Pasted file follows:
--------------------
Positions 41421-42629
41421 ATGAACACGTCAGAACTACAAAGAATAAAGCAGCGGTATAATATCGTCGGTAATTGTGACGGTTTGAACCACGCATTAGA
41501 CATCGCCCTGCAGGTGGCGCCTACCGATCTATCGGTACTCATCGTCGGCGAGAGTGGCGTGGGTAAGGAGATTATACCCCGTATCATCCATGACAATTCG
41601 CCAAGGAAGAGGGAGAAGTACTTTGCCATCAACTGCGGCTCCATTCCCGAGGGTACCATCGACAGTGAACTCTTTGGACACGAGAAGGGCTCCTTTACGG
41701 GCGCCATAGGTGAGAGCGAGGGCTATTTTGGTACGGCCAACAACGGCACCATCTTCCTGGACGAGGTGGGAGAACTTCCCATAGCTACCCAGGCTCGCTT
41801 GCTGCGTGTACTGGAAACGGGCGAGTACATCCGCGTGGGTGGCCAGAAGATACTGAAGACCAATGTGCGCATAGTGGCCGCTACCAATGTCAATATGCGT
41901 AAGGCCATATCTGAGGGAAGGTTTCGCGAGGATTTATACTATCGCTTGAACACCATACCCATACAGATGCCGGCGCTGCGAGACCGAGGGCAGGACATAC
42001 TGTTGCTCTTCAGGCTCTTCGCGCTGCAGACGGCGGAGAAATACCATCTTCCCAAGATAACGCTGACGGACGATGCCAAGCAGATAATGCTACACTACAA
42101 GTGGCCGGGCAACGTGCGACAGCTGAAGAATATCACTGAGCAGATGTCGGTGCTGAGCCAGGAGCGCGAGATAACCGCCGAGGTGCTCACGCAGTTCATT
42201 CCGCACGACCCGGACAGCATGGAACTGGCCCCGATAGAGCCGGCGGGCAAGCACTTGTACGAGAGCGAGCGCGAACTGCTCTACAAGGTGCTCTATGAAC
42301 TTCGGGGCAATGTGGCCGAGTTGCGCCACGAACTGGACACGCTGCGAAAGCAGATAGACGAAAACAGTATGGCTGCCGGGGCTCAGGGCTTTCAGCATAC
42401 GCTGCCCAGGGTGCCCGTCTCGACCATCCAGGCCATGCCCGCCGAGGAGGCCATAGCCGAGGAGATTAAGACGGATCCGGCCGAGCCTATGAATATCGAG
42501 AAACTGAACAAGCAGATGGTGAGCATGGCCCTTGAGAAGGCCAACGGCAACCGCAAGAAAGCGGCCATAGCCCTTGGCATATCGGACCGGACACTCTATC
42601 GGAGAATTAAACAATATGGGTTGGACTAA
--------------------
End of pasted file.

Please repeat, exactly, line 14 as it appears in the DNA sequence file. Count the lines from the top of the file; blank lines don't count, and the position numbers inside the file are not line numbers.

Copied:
42601 GGAGAATTAAACAATATGGGTTGGACTAA